In a parallel dimension, creatures of myth and fantasy live their magical lives without care, or pain, or need of food. One day, a rift opens, and one of its inhabitants falls through into late Victorian England. It’s an angel. It’s not really much of an angel. Its only miraculous ability seems to be an unnatural talent for playing the violin, but it does have wings and other angelic features.
The local English vicar, Mr. Hilyer, hears rumors of sightings of a large, strange bird in the area, and, being an amateur ornithologist, he does what all good naturalists of the time would do. He grabs his gun and heads out to bag the beast to be catalogued, stuffed, and added to his collection. The scene in which Wells describes this particular series of events had me cracking up. (This is one area in which I think modern society has made some progress.) Of course, Hilyer ends up shooting the angel and injuring its wing. After that, what’s a Victorian vicar to do other than apologize politely and invite the mythological winged gentleman to be his houseguest while he recovers?
First published in 1895, Wells does here what he is well known for — satirical comment on Victorian society. The angel, coming from an alternate reality that knows nothing of human culture, provides an outside perspective from which to examine it. Wells allows him to do so, and Mr. Angel’s innocent and nonjudgmental observations can be quite charming. At one point he asks, insofar as people do not like pain, why is it that they keep inflicting it on one another. Good question, I thought.
Biases about race, gender, and social class are dragged out for dry ridicule, as are such things as clothing styles, beliefs, values and other attitudes. In one scene, Wells, as narrator, pops in briefly to apologize to the reader for making a servant appear too much like a real person and promises that he’ll make sure they’re portrayed more accurately as mindless stereotypes in some future story. This cracked me up, too, but I suppose I’m easily amused.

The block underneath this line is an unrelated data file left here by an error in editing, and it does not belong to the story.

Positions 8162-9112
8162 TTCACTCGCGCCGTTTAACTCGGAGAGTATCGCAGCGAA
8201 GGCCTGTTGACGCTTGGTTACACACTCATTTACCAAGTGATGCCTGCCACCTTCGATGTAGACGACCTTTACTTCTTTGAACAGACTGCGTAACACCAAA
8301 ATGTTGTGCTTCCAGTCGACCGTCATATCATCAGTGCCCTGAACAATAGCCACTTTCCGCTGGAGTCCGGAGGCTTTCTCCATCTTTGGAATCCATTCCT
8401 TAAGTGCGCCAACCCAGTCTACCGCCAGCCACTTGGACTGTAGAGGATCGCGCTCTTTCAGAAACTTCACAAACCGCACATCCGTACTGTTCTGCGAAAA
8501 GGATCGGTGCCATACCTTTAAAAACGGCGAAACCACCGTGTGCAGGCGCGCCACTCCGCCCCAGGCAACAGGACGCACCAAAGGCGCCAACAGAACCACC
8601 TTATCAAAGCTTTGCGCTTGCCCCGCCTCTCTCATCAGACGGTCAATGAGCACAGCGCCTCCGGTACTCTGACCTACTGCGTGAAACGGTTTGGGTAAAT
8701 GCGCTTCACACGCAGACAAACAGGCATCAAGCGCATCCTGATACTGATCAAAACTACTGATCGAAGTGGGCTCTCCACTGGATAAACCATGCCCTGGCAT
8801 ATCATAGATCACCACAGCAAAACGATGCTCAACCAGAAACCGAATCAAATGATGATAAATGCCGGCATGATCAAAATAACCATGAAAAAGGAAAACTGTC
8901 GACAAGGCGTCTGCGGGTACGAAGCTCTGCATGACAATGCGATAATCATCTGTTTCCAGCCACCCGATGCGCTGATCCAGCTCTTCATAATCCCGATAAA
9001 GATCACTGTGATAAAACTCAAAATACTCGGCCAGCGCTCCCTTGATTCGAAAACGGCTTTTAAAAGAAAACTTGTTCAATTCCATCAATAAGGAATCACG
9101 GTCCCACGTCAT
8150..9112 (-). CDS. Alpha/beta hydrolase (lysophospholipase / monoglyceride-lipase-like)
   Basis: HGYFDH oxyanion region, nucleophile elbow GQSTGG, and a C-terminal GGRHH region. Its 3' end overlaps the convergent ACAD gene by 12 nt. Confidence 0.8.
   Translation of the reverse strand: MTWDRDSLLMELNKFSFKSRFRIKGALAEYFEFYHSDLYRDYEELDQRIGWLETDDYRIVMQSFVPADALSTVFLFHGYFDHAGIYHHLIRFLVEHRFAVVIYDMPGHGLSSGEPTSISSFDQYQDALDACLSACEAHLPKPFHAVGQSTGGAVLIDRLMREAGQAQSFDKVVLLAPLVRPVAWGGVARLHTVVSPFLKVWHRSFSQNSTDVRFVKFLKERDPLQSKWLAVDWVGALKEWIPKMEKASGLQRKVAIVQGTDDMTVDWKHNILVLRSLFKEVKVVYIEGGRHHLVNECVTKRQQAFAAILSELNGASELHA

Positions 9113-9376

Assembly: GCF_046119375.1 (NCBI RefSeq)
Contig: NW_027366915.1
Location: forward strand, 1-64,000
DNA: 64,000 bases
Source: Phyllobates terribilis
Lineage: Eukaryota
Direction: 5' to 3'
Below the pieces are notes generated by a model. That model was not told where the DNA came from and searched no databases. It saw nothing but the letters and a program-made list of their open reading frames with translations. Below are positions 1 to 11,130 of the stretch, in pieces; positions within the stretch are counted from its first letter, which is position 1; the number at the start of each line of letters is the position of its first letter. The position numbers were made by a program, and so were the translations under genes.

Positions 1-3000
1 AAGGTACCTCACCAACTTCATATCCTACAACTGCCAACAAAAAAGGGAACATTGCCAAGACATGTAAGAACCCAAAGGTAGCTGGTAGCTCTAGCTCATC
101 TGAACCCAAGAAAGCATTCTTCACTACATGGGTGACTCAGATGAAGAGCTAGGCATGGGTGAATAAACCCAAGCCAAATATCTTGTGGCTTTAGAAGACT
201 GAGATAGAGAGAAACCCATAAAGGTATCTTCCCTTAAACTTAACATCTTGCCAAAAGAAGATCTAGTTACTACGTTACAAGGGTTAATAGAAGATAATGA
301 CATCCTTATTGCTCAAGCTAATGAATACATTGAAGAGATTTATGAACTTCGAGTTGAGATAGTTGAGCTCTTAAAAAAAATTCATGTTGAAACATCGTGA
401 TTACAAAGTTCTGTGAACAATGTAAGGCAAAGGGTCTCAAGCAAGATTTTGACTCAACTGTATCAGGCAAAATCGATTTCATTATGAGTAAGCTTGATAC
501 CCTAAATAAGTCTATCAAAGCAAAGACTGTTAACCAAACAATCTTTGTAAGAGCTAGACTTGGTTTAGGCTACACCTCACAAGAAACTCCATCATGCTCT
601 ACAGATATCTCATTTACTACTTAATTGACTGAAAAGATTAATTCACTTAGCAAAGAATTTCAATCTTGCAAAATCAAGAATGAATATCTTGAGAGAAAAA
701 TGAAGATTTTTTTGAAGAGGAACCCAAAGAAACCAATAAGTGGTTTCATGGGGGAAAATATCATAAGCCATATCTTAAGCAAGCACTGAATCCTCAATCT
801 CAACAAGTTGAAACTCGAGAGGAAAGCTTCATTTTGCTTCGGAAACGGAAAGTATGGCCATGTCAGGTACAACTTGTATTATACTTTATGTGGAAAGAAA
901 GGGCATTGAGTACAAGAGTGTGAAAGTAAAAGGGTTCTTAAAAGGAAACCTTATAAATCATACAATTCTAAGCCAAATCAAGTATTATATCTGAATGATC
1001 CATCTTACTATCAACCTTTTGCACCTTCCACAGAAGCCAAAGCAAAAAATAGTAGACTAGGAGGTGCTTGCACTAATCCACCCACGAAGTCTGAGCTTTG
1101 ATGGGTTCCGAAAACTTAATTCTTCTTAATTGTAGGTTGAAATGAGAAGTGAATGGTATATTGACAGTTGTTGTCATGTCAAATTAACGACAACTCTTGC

From an outside perspective, these Victorian conventions all seem somewhat arbitrary, if not silly, but perhaps no more so than our current ones. (I’m sure you can imagine a few examples.) The point Wells is trying to make, I think, is one that cannot be made too often. Question your assumptions. Question your values. Do they make sense? What do they say about you? This advice is as good today as it was in 1895.
I suppose I could pick on a few things to criticize about the book. It could have been funnier; the satire could have been sharper, but somehow I think Wells was intentionally trying to be, if not subtle, and least not blatantly offensive. His audience, after all, included people who held the attitudes he was holding up for ridicule, and you don’t want to upset your readers too much. They might stop buying your books.
Both the beginning and the ending leave questions unanswered. How did the rift between dimensions open? Suddenly the angel simply appears here with no understanding of how. It leaves, presumably returning, in the same way, possibly taking with it a human housemaid, which it was previously explained does not happen. No one new ever shows up in the angel universe. No one is born, no one dies, and no one visits. Except for this, we don’t know much about the parallel dimension that is home for angels and hippogriffs and magical beings of other types.
That’s about as critical as I’m prepared to be. I found this book humorous and charming. Insofar as it is readily available free as an e-book, it is well worth the cost. (I snagged a freebie Kindle version from Amazon.) It is also worth the time it takes to read. I highly recommend it.